Sundays at Ira’s
Created by: Jane Keller and Michael Nicholas Williams
Directed by: KC Kelly
Running at Circa Theatre until 16th Apr
Reviewed by: Madelaine Empson
Jane Keller’s great-aunt Alice doesn’t like to name drop but she was a close personal friend of Ira Gershwin’s. In fact, Alice lived in the apartment below Ira and was often privy to the ceiling-shaking soirées he would throw after the last Broadway performance of the week – the Sunday matinée. The likes of Noël Coward, Irving Berlin, and Cole Porter would also attend these lavish parties, forming the soundtrack for Sundays at Ira’s.
Keller intersperses spoken excerpts of Alice’s diary with performances of iconic ditties from the 1930s, which I’m ashamed to admit I don’t recognise half of. I’m not the target demographic for this show but I can appreciate the joyous vibrato ringing in my ears as many of my fellow audience members sing along.
I can also appreciate the exceptional piano playing of Michael Nicholas Williams, the lovely, sparkly outfits and set adorned with art deco statement pieces (Meredith Dooley and Keller), and Keller’s strong vocal performance.
Name dropping is a running theme and joke throughout Sundays at Ira’s but I’d love to hear more about the people with these big names. Thanks to Keller’s humorous rendition of Vodka it quickly becomes my standout number, but I don’t learn much about the people who wrote it, including George Gershwin who is mentioned countless times. I understand these people are famous but I struggle to connect with them or indeed with Alice herself, so little do I know of her or her story. More of a human element woven throughout the story would help make the music more accessible to younger generations like myself.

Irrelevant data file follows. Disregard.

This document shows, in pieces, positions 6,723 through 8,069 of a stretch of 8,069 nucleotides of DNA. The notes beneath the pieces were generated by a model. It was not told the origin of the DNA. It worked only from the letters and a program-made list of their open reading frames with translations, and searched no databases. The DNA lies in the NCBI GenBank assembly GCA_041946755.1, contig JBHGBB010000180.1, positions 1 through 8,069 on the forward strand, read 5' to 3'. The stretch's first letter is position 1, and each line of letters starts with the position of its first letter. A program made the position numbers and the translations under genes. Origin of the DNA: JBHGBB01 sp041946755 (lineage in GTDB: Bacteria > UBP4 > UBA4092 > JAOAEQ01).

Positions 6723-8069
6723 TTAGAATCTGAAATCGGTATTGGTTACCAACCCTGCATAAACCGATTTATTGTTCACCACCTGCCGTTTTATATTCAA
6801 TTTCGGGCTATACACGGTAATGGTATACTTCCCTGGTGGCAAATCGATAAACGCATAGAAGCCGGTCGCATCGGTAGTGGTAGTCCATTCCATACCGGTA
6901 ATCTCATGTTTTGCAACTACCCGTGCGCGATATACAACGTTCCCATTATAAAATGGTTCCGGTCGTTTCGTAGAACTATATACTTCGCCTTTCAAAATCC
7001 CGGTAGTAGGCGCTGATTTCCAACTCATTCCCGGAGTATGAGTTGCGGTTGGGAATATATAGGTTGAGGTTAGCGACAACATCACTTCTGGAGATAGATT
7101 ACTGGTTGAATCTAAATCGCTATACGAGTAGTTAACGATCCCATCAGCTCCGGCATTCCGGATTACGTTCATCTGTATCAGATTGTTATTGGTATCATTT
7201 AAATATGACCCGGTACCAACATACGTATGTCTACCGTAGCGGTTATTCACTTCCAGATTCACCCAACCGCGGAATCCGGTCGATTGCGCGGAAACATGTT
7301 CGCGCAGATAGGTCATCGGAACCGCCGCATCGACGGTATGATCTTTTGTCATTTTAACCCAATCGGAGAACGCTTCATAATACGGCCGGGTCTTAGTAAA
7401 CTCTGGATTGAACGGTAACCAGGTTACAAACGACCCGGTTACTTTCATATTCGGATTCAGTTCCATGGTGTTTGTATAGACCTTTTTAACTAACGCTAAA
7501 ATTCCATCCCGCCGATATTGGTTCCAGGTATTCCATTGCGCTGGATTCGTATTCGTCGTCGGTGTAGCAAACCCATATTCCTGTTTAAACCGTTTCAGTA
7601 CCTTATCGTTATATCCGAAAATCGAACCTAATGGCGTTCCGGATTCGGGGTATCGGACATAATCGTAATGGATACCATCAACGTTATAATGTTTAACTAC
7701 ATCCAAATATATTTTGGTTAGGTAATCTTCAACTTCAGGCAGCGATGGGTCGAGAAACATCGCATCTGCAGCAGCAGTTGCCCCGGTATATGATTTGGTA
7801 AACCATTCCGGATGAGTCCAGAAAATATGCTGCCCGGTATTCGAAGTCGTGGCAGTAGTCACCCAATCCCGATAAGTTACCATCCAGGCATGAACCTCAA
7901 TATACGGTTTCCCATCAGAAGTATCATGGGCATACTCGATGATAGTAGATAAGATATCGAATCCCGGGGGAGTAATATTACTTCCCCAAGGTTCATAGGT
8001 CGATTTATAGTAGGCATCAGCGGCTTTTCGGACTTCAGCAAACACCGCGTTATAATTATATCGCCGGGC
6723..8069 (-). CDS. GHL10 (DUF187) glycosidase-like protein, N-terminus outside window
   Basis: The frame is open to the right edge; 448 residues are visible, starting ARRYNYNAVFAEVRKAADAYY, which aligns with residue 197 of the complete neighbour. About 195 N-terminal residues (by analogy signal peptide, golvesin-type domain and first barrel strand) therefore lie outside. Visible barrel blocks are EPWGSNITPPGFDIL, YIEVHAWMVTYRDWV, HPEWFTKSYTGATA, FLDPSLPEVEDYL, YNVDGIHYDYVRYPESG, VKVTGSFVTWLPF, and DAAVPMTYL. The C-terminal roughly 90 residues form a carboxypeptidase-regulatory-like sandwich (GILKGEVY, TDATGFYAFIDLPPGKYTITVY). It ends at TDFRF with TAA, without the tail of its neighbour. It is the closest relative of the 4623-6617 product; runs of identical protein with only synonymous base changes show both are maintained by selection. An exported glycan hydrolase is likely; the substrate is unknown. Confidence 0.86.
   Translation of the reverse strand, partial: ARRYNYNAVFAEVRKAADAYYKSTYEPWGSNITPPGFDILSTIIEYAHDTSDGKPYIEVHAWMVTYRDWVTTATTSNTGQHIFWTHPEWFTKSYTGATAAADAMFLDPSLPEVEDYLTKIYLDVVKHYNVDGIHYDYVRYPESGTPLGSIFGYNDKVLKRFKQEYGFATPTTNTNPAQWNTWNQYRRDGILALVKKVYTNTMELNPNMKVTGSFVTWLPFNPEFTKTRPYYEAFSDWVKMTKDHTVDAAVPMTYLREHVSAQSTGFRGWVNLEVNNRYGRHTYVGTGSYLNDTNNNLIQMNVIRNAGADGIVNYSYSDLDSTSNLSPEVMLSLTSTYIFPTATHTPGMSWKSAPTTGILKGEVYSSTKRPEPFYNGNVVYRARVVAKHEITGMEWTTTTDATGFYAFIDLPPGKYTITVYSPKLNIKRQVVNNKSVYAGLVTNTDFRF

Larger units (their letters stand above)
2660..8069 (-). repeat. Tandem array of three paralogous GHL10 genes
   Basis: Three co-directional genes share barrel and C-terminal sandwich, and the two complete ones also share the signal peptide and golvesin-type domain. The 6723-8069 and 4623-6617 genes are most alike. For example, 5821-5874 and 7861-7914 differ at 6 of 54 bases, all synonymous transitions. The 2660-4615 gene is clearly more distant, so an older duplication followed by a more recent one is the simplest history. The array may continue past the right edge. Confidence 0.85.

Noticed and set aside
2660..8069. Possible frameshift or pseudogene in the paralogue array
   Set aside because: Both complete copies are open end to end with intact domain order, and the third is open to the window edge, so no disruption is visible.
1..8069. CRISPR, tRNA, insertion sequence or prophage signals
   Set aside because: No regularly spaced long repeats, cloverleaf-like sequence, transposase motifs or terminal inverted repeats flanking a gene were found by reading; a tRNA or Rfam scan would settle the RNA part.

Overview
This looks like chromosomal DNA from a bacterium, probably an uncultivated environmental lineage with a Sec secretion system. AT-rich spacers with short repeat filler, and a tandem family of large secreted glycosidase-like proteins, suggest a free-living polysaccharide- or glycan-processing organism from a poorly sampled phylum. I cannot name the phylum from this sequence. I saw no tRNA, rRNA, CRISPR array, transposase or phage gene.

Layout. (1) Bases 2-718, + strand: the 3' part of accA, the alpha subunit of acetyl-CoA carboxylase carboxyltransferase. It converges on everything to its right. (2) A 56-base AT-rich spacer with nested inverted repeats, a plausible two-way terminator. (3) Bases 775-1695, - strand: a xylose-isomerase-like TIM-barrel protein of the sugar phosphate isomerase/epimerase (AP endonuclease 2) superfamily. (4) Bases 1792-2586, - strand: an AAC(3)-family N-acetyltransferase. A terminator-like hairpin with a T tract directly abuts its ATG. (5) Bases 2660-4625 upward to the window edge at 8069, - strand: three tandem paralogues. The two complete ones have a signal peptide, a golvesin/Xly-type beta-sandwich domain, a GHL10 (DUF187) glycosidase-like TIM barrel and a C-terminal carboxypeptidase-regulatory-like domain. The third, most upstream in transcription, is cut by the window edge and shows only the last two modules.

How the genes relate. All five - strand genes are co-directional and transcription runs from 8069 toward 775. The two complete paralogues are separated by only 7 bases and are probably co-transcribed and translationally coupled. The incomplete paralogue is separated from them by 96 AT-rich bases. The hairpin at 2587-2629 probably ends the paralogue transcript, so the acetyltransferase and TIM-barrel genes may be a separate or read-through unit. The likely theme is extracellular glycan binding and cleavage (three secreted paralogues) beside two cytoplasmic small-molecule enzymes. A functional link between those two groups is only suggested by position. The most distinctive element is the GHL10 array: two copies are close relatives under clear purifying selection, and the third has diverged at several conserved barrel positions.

Keller is one of my favourite actors and has huge, effortless stage presence. I’d love to see a little more choreography or movement in the songs, plus more direct eye contact. Keller often adopts a distant, faraway look when she starts to sing, and while her eyes capture the light beautifully, I crave more intimacy and connection.